What Tony Blair didn’t say. How policy makers can harness technological change.

Tony Blair is right – policy makers have to embrace and harness technological change But it’s easier said than done if one is to maintain probity and accountability in public private partnerships and procurement.

Tony Blair is right – policy makers have to embrace and harness technological change[1].

Unfortunately, it’s easier said than done if one is to maintain probity and accountability in public-private partnerships and procurement.

We have been asked many times by Local Authority tender officers – ‘can you tell us what the future technology is so that we can write it into our tender documents? Only half joking.’

Take outdoor advertising and smart city technology. Government guidelines on advertising consent refers to paper posters on hoardings and bus stops – it doesn’t cover digital adverts which are now ubiquitous and generate more revenue for public and private sector. By the time new guidance has been consulted on, debated, scrutinised and passed, it will be out of date.

How, for example, does a transport authority incorporate smart city tech into a 20 year concession tender? It can’t predict the future but if new tech is incorporated into an existing supply agreement, rivals will complain and probably go to law.

The PFIs in, for example, street lighting in the 90’s and 00’s were interested in LED light bulbs. These agreements are now coming to a life cycle end and now they need smart city tech which didn’t exist then. Do we renegotiate all PFIs and incorporate what we will need in 2043 when they end?

And AI will, as Tony has also said[2], transform the functioning of Government – Alex Chisholm, outgoing head of the Cabinet Office, recently told a conference[3] of the Reform Think Tank said that AI could save £5billion in civil service costs and replace tens of thousands of civil servants. This may improve services but is it a good thing or a bad thing? Not for us to judge but it is inevitable so let’s get on top of it.

We believe this all means that as well as a mindset change as Tony has called for, we must also radically change the way we decide laws and regulations in Parliament.

The Law Commission was established in the 1960s to review existing laws and make recommendations to Parliament to update laws to make them fit for purpose not only in response to case law but to real world, including technological changes. Yet it is most often ignored because it’s not headline grabbing or, to be fair, its reports often don’t carry a manifesto mandate and take second place to Government inspired legislation. It’s not coincidence that the founder of the Law Commission was one Harold Wilson,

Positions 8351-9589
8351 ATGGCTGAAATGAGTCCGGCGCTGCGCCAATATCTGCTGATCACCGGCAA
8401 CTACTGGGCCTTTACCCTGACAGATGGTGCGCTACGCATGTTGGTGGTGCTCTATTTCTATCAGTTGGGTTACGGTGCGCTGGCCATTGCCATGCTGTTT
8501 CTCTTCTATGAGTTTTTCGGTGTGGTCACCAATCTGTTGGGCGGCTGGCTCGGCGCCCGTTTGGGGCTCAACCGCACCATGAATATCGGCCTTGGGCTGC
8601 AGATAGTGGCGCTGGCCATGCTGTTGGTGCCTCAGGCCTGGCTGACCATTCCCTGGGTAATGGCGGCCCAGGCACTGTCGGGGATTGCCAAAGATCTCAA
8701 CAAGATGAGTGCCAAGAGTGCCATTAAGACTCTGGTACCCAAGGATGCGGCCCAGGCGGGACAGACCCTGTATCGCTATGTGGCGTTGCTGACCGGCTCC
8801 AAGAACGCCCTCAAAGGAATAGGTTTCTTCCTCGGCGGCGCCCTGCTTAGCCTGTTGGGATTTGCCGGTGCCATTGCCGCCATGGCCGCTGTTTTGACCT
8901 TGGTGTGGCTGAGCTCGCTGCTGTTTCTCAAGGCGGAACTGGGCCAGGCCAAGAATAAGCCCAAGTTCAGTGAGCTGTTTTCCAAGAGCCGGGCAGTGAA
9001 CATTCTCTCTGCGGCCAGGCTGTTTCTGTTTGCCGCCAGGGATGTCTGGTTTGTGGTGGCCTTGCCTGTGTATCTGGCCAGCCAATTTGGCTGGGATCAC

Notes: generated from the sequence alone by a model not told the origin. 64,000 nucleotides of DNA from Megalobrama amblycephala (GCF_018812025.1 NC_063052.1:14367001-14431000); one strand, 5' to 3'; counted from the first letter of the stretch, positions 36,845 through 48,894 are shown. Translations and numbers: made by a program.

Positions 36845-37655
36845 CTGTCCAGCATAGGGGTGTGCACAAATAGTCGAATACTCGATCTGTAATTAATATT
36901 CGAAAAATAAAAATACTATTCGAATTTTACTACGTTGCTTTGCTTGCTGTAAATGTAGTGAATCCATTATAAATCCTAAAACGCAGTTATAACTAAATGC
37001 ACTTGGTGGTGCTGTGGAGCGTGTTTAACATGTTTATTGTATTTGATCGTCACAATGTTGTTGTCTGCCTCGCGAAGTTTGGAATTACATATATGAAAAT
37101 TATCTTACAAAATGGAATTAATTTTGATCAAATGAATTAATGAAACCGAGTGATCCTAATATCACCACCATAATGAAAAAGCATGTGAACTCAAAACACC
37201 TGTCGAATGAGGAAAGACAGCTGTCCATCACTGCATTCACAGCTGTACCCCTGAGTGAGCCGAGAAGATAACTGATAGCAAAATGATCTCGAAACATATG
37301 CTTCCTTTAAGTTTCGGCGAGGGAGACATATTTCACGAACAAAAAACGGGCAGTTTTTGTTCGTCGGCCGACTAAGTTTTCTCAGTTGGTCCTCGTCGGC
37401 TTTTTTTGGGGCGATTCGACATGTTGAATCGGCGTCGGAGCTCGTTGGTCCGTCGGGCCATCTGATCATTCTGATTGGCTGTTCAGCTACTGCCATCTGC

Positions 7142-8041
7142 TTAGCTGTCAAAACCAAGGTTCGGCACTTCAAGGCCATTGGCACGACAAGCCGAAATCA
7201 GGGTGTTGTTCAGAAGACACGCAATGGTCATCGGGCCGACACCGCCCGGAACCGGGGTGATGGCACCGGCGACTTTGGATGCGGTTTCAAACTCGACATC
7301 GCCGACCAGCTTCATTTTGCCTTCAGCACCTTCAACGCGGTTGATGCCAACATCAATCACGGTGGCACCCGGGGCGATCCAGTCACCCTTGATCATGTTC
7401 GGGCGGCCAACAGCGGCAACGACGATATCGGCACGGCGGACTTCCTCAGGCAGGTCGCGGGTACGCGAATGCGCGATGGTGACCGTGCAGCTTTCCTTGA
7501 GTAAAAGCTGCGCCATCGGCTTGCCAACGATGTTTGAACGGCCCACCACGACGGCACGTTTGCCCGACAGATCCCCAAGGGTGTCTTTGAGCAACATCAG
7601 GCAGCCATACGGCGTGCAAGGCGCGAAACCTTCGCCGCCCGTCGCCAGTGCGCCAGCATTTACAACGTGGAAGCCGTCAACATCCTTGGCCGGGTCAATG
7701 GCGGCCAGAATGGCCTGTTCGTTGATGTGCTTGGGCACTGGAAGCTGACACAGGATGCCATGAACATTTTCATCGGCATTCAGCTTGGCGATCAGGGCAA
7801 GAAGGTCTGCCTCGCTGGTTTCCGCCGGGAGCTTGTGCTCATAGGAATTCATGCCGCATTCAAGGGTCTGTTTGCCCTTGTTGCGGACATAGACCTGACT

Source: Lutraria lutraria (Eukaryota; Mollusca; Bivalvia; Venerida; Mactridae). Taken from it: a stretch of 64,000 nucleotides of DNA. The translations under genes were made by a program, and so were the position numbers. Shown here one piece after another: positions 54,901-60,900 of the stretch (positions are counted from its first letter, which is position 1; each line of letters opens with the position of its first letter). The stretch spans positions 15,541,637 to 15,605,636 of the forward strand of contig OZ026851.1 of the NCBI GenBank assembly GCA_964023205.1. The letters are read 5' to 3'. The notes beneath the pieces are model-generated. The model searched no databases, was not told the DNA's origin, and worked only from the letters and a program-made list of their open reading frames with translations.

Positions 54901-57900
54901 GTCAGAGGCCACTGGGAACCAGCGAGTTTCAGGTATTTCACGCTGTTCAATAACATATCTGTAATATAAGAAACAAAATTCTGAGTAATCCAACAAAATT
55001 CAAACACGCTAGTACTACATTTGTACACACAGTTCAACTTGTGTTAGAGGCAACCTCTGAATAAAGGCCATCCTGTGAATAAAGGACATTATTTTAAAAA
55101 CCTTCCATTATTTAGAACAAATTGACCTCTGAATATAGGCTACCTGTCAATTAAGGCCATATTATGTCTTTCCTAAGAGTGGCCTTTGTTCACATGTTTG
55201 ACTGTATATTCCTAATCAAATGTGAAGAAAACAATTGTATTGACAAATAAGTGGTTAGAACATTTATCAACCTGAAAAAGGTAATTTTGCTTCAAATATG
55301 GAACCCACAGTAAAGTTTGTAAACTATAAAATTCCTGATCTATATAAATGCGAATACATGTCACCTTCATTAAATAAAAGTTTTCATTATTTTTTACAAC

author of the White Hot Heat policy. Plus ca change.

Our colleagues at Palace Yard Think tank produced a fantastic report recently on Hydrogen[4] – they consulted the industry and made a series of recommendations to Government, Parliament and Civil Service on what regulations will be needed to harness the hydrogen revolution – this may seem petty but without regulatory stability, investment will not flow and the UK and other liberal democracies will miss the boat – we worry that we already have. Palace Yard know a thing or two about legislative processes having a former Deputy Speaker of the House, the Usual Channels (Permanent Secretary of the Chief Whips Office) and a Number 10 head of policy in their ranks – we should listen to them.

So, we need laws and regulations to be time limited and reviewed on an ongoing basis – select committees are ideal to help. Pre-legislative and Post-legislative scrutiny should be embedded into a permanent flow – the regulatory laws need to be a river not a lake.

Otherwise, countries which don’t care about democracy and accountability will win the technology race. The PRC doesn’t bother about outdoor advertising consent and planning laws, it just gets on with it. Its why they can build a 1000 mile high speed train in three years and we can’t build a branch line. It’s not just the failure to embrace technology which we are guilty of, as TB says, it’s the system of law making and regulating as well.


[1] https://www.institute.global/insights/politics-and-governance/reimagining-government-for-the-21st-century

[2] https://www.institute.global/insights/tech-and-digitalisation/as-uks-ai-safety-summit-approaches-governments-must-take-steps-to-harness-technology

[3] https://reform.uk/event/future-government-data-driven-citizen-centric-conference/

[4] https://www.palaceyard.co.uk/briefings—hydrogen

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